Vascular Endothelial Growth Factor Receptor 3 Regulates Endothelial Function Through β-Arrestin 1.

Published

Journal Article

BACKGROUND: Receptor signaling is central to vascular endothelial function and is dysregulated in vascular diseases such as atherosclerosis and pulmonary arterial hypertension (PAH). Signaling pathways involved in endothelial function include vascular endothelial growth factor receptors (VEGFRs) and G protein-coupled receptors, which classically activate distinct intracellular signaling pathways and responses. The mechanisms that regulate these signaling pathways have not been fully elucidated and it is unclear what nodes for cross talk exist between these diverse signaling pathways. For example, multifunctional β-arrestin (ARRB) adapter proteins are best known as regulators of G protein-coupled receptor signaling, but their role at other receptors and their physiological importance in the setting of vascular disease are unclear. METHODS: We used a combination of human samples from PAH, human microvascular endothelial cells from lung, and Arrb knockout mice to determine the role of ARRB1 in endothelial VEGFR3 signaling. In addition, a number of biochemical analyses were performed to determine the interaction between ARRB1 and VEGFR3, signaling mediators downstream of VEGFR3, and the internalization of VEGFR3. RESULTS: Expression of ARRB1 and VEGFR3 was reduced in human PAH, and the deletion of Arrb1 in mice exposed to hypoxia led to worse PAH with a loss of VEGFR3 signaling. Knockdown of ARRB1 inhibited VEGF-C-induced endothelial cell proliferation, migration, and tube formation, along with reduced VEGFR3, Akt, and endothelial nitric oxide synthase phosphorylation. This regulation was mediated by direct ARRB1 binding to the VEGFR3 kinase domain and resulted in decreased VEGFR3 internalization. CONCLUSIONS: Our results demonstrate a novel role for ARRB1 in VEGFR regulation and suggest a mechanism for cross talk between G protein-coupled receptors and VEGFRs in PAH. These findings also suggest that strategies to promote ARRB1-mediated VEGFR3 signaling could be useful in the treatment of pulmonary hypertension and other vascular disease.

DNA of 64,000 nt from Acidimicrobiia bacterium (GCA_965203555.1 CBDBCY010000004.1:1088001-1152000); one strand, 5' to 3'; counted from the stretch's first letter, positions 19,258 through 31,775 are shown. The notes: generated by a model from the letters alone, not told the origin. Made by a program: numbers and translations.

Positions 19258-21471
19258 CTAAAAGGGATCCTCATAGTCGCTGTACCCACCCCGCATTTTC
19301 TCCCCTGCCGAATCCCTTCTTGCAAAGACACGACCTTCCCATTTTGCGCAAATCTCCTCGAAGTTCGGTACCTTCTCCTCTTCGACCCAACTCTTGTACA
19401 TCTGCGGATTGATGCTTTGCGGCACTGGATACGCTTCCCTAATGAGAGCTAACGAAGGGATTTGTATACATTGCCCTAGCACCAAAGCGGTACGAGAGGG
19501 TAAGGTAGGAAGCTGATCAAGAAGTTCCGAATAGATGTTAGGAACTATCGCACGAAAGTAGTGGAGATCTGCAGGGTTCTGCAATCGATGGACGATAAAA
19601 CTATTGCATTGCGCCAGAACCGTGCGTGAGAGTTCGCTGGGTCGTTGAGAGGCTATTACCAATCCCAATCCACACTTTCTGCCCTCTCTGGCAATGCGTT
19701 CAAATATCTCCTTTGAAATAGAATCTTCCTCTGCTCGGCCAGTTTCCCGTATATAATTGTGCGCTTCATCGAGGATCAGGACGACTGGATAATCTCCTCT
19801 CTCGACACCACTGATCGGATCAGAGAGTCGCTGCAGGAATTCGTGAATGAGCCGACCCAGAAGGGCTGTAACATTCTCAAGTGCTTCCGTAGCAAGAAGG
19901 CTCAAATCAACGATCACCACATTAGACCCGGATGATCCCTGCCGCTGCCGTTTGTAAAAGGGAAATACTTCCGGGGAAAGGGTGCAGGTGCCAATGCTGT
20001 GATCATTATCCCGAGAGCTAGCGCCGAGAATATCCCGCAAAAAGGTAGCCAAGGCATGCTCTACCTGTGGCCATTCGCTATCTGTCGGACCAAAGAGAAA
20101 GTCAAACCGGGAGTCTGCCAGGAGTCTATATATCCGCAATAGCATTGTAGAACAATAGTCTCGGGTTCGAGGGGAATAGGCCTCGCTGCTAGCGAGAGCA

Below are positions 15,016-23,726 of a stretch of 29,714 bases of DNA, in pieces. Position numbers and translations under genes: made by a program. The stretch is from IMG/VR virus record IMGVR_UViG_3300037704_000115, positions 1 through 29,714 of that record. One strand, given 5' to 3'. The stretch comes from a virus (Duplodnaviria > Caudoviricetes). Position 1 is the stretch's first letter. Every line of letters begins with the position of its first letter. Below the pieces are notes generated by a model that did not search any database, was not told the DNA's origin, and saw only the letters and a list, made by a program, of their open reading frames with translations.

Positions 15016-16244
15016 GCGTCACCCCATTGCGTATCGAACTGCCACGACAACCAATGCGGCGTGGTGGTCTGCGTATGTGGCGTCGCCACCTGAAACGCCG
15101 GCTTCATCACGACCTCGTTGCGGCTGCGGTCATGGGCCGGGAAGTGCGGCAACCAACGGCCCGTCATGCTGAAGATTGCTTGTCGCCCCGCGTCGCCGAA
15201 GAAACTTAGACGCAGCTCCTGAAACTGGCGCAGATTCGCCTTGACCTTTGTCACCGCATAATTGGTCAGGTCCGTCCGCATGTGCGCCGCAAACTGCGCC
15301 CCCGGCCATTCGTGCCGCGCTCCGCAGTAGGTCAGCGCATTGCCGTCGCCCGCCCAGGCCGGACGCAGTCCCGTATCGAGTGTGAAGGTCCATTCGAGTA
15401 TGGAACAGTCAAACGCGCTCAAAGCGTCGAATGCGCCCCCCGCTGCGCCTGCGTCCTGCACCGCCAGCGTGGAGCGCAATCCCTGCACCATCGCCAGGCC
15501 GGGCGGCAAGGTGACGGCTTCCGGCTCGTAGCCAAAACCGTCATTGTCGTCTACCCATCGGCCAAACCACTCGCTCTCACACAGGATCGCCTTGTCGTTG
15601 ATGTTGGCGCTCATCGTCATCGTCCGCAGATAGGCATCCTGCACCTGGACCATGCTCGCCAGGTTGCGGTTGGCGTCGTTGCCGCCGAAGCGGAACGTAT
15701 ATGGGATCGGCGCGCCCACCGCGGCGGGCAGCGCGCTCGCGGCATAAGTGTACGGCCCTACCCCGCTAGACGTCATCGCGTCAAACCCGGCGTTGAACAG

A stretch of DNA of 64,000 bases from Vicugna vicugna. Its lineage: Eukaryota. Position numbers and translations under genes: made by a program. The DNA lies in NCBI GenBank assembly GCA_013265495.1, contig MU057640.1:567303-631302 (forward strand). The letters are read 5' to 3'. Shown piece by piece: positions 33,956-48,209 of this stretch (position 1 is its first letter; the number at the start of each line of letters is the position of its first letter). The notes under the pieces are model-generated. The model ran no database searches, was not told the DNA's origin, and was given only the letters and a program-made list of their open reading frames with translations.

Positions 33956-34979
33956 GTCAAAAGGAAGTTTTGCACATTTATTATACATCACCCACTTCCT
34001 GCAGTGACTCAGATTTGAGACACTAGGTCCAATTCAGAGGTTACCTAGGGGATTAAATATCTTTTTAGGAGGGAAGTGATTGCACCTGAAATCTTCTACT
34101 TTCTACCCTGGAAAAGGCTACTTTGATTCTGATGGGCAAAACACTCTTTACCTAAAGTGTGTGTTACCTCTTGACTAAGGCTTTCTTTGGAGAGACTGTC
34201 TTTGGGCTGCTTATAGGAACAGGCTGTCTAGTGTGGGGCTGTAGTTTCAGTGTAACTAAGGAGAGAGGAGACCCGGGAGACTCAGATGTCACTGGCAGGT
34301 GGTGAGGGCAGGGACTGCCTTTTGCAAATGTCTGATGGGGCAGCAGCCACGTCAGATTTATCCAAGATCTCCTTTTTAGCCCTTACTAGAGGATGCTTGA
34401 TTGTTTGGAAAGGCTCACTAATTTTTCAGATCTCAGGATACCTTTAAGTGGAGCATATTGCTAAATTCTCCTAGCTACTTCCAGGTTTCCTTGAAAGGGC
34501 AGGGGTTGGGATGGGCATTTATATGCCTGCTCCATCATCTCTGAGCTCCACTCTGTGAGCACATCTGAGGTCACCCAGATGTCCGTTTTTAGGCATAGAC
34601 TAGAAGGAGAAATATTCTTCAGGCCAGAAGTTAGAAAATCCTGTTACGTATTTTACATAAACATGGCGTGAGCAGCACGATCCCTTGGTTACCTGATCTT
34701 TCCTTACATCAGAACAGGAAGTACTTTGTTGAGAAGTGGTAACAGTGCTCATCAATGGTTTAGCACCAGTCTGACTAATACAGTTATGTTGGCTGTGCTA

Full Text

Duke Authors

Cited Authors

  • Ma, Z; Yu, Y-R; Badea, CT; Kovacs, JJ; Xiong, X; Comhair, S; Piantadosi, CA; Rajagopal, S

Published Date

  • March 26, 2019

Published In

Volume / Issue

  • 139 / 13

Start / End Page

  • 1629 - 1642

PubMed ID

  • 30586762

Pubmed Central ID

  • 30586762

Electronic International Standard Serial Number (EISSN)

  • 1524-4539

Digital Object Identifier (DOI)

  • 10.1161/CIRCULATIONAHA.118.034961

Language

  • eng

Conference Location

  • United States